Bell Pottinger co-founder Lord Tim Bell said in a radio interview on Monday evening that the whole board of Bell Pottinger should resign due to the work it did in South Africa.
Bell, who quit as the company's chairperson in August 2016, was speaking to Bruce Whitfield on Talk Radio 702's Money Show.
Bell said it was a "great pity" that Bell Pottinger had been kicked out of the UK-based Public Relations and Communications Association (PRCA) due to the work it had done for Oakbay and the Gupta family.
"They had done something very stupid to get themselves in that situation," he said.
In a press statement embargoed for 01:00 on Tuesday, September 5, the PRCA announced that Bell Pottinger's membership had been terminated.
It would not be eligible to reapply for corporate membership for a minimum period of five years.
Fin24 decided to break the embargo after it came to light that the PRCA's statement was widely circulated under local media and interest groups.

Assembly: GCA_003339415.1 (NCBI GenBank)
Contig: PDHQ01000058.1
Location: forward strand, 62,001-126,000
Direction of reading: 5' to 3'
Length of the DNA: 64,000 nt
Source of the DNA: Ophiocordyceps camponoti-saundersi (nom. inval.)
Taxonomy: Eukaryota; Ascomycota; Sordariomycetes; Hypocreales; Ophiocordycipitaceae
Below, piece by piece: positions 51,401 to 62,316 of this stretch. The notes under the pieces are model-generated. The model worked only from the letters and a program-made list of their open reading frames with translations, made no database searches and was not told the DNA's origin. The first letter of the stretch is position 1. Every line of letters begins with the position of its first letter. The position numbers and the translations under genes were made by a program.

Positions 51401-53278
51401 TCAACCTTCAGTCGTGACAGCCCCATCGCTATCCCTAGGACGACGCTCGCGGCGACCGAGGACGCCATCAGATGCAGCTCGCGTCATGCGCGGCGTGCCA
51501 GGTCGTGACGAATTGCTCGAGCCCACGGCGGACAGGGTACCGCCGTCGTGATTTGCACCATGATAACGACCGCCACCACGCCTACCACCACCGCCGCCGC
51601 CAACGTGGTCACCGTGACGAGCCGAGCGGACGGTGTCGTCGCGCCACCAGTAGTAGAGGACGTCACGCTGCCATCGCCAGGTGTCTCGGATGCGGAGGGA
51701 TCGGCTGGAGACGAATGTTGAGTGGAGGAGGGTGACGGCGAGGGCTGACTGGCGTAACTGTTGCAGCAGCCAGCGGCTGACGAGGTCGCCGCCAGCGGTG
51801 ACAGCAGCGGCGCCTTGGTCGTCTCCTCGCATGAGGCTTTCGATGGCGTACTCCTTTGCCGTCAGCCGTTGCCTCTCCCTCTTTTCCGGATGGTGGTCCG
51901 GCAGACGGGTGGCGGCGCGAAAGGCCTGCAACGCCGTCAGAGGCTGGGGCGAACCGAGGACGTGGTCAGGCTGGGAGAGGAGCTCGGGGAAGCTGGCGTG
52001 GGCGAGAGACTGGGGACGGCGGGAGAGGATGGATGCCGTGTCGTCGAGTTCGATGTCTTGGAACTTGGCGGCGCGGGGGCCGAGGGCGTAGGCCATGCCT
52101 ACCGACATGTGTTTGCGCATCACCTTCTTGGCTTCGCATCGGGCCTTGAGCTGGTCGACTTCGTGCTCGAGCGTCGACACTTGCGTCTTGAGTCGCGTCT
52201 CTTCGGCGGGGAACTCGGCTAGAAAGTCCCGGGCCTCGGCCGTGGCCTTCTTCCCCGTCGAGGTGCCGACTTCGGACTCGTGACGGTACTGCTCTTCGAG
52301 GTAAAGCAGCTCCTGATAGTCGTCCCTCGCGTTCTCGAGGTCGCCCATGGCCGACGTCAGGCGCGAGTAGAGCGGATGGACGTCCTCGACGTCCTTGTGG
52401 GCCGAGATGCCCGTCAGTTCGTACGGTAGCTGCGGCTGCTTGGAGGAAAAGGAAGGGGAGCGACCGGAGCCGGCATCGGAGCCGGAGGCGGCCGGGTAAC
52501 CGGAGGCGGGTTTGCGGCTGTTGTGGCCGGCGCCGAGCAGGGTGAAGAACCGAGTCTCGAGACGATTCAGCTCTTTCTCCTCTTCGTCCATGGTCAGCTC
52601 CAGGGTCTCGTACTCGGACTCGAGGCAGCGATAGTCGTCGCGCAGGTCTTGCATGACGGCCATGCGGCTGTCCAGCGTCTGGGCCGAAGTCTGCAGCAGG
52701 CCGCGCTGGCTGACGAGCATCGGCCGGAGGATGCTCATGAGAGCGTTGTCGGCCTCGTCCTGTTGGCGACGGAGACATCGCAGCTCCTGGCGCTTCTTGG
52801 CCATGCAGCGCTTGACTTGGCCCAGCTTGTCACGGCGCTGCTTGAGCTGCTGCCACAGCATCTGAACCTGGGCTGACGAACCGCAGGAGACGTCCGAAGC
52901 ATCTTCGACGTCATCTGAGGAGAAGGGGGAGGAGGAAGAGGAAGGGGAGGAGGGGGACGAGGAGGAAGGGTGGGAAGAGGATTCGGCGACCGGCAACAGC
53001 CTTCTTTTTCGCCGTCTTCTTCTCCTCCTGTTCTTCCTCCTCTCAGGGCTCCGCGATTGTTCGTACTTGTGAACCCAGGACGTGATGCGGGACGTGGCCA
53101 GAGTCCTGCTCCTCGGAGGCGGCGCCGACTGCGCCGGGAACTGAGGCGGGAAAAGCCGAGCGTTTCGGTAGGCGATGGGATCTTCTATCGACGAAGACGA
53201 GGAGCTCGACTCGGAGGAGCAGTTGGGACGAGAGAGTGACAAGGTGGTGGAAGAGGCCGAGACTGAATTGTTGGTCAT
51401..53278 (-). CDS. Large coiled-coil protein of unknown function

"This is an immense public interest victory for South Africa," said News24 editor-in-chief Adriaan Basson.
On Monday morning, Bell Pottinger CEO James Henderson announced his resignation, saying he felt "deeply let down" by colleagues who misled him about the content of the Oakbay account.
Asked by Whitfield what he thought should happen to other seniors members of staff, Bell said more should fall on their swords.
"I think the other directors of the company should resign, with the exception of Piers Pottinger, who is innocent of any charge (and) is not involved with what goes on in London and South Africa.
"I think the company should offload its shares to other people and the company should be run by somebody else," he said.
Henderson is so far the only member of staff to resign over the Oakbay account.
Four employees, including partner Victoria Geoghegan, were dismissed in July.
Henderson's resignation came as the findings of a report by international law firm Herbert Smith Freehills were published regarding Bell Pottinger's work for the Guptas on Monday.
The firm found that Bell Pottinger's work for Oakbay was "potentially racially divisive" and breached ethical principles.
Bell, meanwhile, said he expected more people to leave the public relations firm.
"I think it is the beginning of a tide of resignations," he said.
Asked whether this was the "end" of the company he co-founded, Bell replied: "no, not necessarily. But it could be ... It depends on the people who own the business."